9. Use language your respondents will understand (and test this out) – avoid business jargon (even in B2B surveys) and include definitions for any terms there may be some ambiguity around.

Designing your response options

  1. Ensure you provide a ‘mutually exclusive, collectively exhaustive’ (MECE) set of response options for respondents, in particular where you will ask them to choose just one response. This is where qualitative research can be a great front-runner to a survey to help inform your response options. Overlapping response options will cause confusion and result in poor responses.

  2. Include ‘I don’t know’ / ‘I don’t remember’ as options. You might get slightly fewer usable responses as a result, but you will get better quality responses by excluding guesses; and it is also an interesting datapoint to see whether respondents actually recall the detail you are asking about.

  3. When seeking sentiment-type responses (e.g. ‘agree’ vs ‘disagree’), use an even number of response options. When you have an odd number of response options, respondents tend to gravitate towards the middle, ‘neutral’ option as it is cognitively easier for them – remember than even in well-rewarded surveys, most users are trying to complete their responses as quickly as possible.

Running your survey

  1. You will normally start by ‘soft launching’ your survey to a small set of respondents. Make sure to review the responses carefully, in particular any free text fields, to spot confusing questions, missing response options, and broken survey logic.

  2. When asking your question around provider awareness, include some spoof provider names (i.e. make them up) – this is a good way to subsequently exclude respondents who are speeding through the survey. Just do a quick online search to make sure you’ve not accidently come up with a real business name!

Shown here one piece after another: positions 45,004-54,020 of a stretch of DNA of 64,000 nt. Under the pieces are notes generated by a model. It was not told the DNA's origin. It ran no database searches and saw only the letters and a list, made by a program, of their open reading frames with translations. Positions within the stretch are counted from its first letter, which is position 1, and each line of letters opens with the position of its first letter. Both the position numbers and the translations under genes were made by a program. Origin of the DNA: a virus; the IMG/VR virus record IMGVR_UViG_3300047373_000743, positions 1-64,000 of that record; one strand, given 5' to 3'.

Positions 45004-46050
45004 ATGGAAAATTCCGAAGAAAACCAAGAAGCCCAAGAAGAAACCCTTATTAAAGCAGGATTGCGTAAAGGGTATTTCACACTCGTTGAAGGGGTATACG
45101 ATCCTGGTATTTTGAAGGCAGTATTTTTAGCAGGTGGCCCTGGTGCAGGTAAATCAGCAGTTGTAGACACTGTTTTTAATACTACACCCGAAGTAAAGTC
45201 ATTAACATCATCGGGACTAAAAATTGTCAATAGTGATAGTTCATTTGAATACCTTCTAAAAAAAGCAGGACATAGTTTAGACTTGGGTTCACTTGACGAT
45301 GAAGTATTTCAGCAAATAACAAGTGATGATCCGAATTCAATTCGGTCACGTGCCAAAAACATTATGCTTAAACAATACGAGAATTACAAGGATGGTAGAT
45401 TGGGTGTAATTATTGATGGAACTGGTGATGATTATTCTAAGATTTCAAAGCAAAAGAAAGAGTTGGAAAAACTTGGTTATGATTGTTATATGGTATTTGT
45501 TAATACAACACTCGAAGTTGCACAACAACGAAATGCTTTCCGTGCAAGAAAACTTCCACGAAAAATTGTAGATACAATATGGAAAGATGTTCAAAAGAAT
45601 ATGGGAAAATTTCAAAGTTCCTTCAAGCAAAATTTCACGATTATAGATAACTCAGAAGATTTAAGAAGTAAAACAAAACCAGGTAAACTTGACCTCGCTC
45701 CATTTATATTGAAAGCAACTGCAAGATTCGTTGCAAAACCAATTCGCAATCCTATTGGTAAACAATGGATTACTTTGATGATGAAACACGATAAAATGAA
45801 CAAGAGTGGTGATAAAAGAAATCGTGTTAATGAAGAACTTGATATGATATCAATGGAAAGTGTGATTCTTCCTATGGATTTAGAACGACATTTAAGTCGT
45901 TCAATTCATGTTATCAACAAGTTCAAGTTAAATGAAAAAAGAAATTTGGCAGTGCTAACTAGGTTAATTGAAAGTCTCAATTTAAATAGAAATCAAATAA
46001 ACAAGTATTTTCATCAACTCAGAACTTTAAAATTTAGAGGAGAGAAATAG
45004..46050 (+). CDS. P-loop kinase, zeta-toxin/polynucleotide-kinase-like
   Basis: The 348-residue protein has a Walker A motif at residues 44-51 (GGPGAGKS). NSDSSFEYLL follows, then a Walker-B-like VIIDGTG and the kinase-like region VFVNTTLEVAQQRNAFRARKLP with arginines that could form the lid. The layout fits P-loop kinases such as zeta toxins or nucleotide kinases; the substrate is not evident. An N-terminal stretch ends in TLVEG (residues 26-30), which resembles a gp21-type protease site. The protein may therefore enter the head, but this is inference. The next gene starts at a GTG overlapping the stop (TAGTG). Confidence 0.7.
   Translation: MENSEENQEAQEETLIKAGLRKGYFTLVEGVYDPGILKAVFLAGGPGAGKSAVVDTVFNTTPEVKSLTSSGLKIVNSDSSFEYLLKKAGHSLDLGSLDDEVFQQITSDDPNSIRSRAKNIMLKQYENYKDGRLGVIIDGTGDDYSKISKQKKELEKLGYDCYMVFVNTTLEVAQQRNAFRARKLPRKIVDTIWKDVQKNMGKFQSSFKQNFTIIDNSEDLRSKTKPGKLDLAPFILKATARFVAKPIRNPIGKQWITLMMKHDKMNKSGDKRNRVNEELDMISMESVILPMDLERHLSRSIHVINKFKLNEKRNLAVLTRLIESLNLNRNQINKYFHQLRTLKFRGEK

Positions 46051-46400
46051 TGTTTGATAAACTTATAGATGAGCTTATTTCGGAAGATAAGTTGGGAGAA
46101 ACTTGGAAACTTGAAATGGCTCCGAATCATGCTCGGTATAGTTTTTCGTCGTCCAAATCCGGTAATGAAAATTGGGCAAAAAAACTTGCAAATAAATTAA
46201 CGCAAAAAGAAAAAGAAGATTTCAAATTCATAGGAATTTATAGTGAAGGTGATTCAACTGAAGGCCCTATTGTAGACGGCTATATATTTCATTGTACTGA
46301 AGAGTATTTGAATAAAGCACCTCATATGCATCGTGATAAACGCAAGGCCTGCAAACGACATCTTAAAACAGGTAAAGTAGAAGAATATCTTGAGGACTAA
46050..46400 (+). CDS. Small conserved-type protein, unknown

3. Ensure you understand the true incentives for panel respondents and that these match with the length and complexity of the survey. If you underpay you risk getting poorer quality responses. A panel provider should be willing to provide this information, and you should be wary if they are not.

  4. Include a free text field at the end of your survey asking for any further comments or feedback. This is a useful way to find errors in the survey when you are soft launching.

Customer research is an essential input to defining your customer acquisition strategy, and this checklist will help to ensure a smooth process and high quality output. If I've missed any items from your own checklist, please let me know.

The one topic I've not covered here is how to test attitudes toward price in a survey, as that is worthy of a post by itself – watch this space.

If you’d like to discuss how to run primary customer research for your business, please Contact Me.

All views expressed in this post are the author's own and should not be relied upon for any reason. Clearly.